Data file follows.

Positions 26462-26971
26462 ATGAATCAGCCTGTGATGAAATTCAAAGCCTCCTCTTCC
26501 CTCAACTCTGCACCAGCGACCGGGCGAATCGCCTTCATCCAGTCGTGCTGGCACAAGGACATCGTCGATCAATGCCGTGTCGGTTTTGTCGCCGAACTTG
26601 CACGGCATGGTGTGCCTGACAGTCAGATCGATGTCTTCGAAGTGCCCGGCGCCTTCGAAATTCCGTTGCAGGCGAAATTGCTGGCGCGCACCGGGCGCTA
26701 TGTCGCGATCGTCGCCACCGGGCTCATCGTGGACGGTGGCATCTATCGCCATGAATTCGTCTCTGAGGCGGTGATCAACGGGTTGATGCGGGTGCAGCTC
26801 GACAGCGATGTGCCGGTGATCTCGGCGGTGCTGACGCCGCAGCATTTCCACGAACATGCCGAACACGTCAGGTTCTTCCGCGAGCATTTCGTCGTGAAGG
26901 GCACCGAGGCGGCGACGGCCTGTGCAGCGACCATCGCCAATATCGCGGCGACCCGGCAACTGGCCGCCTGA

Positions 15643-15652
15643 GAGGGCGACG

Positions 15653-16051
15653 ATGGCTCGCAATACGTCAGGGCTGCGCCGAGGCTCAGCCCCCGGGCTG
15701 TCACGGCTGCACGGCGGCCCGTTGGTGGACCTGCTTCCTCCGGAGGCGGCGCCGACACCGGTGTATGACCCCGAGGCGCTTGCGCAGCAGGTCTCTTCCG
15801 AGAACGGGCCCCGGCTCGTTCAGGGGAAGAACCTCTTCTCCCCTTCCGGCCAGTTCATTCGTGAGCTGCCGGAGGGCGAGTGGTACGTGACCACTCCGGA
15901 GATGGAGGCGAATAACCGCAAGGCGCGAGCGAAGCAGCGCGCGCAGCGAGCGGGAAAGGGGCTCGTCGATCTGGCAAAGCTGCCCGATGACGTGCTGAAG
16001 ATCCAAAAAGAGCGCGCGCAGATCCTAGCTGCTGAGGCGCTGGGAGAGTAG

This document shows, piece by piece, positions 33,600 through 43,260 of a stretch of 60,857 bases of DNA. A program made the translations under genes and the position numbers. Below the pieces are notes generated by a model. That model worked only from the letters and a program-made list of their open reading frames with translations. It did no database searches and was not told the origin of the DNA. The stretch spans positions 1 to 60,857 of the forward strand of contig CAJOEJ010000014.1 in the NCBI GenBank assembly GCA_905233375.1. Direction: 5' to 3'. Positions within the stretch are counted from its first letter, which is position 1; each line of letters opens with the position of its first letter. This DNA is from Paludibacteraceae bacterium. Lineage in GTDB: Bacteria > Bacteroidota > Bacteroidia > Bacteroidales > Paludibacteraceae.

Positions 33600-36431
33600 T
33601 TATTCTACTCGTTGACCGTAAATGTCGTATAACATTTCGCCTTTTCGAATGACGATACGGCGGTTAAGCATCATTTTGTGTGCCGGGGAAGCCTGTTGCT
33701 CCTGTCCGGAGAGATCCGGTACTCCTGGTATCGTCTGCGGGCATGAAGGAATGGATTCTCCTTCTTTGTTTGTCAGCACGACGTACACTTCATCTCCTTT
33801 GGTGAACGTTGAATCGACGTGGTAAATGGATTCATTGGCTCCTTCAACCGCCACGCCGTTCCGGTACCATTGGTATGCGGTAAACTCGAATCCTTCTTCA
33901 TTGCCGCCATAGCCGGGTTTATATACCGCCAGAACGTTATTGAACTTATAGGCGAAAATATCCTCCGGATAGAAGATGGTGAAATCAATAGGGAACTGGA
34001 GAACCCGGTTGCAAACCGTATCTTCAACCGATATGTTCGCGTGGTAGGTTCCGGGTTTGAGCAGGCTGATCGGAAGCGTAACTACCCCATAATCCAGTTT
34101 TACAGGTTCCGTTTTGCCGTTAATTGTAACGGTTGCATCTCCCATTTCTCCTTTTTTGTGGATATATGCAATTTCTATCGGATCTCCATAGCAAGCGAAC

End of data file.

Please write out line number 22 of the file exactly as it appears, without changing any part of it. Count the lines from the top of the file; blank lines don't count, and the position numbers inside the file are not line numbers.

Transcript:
33901 TTGCCGCCATAGCCGGGTTTATATACCGCCAGAACGTTATTGAACTTATAGGCGAAAATATCCTCCGGATAGAAGATGGTGAAATCAATAGGGAACTGGA